The language that corporate America’s chieftains use to talk strategy often resembles that of military commanders discussing battle plans. This should come as no surprise as some of the
U.S. corporations led by 16 sitting CEOs with military backgrounds in 2015 outperformed the S&P 500 significantly according to data collected by BoardEx, a subsidiary of TheStreet that analyzes corporate relationships. Those firms posted an average gain of 8%, compared with the S&P 500’s decline of 1.2%.
Three CEOs who attended West Point: Alex Gorsky of Johnson & Johnson (JNJ), Steve Smith of tech firm Equinix (EQIX) and Scott Rowe of oil-and-gas supplier Cameron International (CAM), fared even better, with an average return of 36%.
In addition to leadership roles, veterans tend to excel in fast-paced decision-making positions such as trading. That may be why trading has become a growing part of U.S. military culture. Increasingly, active military and veterans are showing strong interest in online trading.
“At TradeStation, we have made it our mission to help active military and veterans access the financial markets with confidence, at as low a cost as possible,” says Travis McGhee, vice president of Business Development at TradeStation, and a Marine Corps veteran himself.
TradeStation has launched a program called TradeStation Salutes, which offers commission-free trading for stocks, ETFs and options, and a waiver of all account inactivity fees and no charge for real-time market data to all U.S. military personnel on active-duty.
But the benefits of military training extend beyond the purely financial. Traders with such training are less likely to be involved in corporate fraud, are usually fiscally conservative and perform better under stress, according to a working paper from the National Bureau of Economic Research.
“The trading world, like the military, also requires one to have a plan, and even more important, to stick with it,” says McGhee. “One may argue that our military, and its training in the ability to remove emotion from decision-making while also reducing risk, finds a welcoming home in the world of trading.”
“Those having served in the military have a background rich in discipline, with detailed training around defining objectives and building a plan to accomplish said objectives,” McGhee says. “This skillset is not lost once you leave the military. It becomes a part of you. I see this first-hand when working with prior military clients during their educational journey in the trading world. “
He says former military personnel
Being able to make immediate assessments of risk and reward is another learned skill that gives veterans
TradeStation, part of the Japanese financial services provider and forex brokerage Monex Group — an online broker-dealer and futures commission merchant — predicts that military experience makes for more natural traders.
The TradeStation Salutes program also includes lowest commissions per trade on stock, ETF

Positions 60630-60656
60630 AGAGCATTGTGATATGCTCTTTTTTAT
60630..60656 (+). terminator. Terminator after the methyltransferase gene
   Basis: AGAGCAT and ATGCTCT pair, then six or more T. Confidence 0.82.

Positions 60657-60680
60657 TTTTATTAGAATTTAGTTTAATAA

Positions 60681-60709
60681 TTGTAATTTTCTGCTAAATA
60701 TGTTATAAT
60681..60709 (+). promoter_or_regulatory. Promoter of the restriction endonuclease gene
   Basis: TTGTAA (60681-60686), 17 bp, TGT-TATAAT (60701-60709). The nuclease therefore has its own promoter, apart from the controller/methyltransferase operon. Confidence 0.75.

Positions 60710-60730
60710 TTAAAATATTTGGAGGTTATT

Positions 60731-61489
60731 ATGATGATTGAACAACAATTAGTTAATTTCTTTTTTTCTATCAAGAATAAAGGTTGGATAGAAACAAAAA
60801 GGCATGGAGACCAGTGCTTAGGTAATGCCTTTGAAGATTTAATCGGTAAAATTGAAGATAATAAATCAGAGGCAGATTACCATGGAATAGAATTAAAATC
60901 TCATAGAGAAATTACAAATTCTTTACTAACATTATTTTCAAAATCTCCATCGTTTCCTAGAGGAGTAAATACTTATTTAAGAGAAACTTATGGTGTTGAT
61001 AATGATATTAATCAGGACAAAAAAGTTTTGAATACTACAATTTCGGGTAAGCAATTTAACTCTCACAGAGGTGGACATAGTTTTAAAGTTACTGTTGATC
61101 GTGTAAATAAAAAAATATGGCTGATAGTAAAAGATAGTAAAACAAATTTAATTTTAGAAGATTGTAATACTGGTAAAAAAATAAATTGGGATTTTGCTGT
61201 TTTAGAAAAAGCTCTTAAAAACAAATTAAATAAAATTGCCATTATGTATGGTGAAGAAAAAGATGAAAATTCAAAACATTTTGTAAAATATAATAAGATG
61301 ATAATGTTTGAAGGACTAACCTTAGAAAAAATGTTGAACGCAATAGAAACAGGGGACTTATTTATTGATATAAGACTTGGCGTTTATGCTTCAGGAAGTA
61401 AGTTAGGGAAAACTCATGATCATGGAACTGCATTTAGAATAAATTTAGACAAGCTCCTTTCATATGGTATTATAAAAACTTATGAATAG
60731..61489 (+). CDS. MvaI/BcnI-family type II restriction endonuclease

The program is available to all active-duty and retired U.S. Army, U.S. Navy, U.S. Marine Corps, U.S. Air Force, U.S. National Guard and U.S. Coast Guard personnel who open a new TradeStation brokerage account.
With this program, TradeStation has teamed up with trading educators across the country to teach on everything from basic financial concepts to advanced trading strategies. Last November, Philip Gaither, a U.S. Navy service veteran, took a seven-day professional trading course at Online Trading Academy (OTA) in his hometown of Overland Park, Kansas. The trading platform he was introduced to in class was TradeStation. After successfully completing the course, Gaither was informed of the program that he, as a U.S. military veteran, would be interested in. In December 2016, Gaither set up an account and downloaded the TradeStation software.
“Waiving the monthly account service fee has made it possible for me to continue learning the trading platform from home,” says Gaither, who before taking the OTA course was a novice trader who managed a small 401(k) account through an online brokerage firm — occasionally buying and selling a few stocks over the years.
Taking advantage of the simulated training mode, Gaither executes simulated trades in live markets with real market data to test his chart-reading abilities and trading expertise until he can demonstrate consistent positive results.
“I get periodic e-mails from TradeStation and have participated in online webinars and classes,” says Gaither.
“Our objective is to build a bridge between the trading and armed services communities,” TradeStation’s McGhee says. “We want active military and veterans to have the knowledge and tools they can use to help them achieve their goals as self-directed online traders.”
Gaither is semi-retired from the 40-hour-a-week office world. He does
“I trust it will continue to serve me in my future trading,” says Gaither.
“TradeStation is proud to honor the sacrifice of those who defend the freedoms and liberty we as Americans often take for granted,” says John Bartleman, president of TradeStation Group Inc. “This new program is our way of recognizing and giving back to those who proudly serve.”
McGhee adds that they want to reach and help as many veterans as possible to spread the word about the program as far and wide as possible.
TradeStation may extend the program to first responders (fire, police, EMTs) in the future.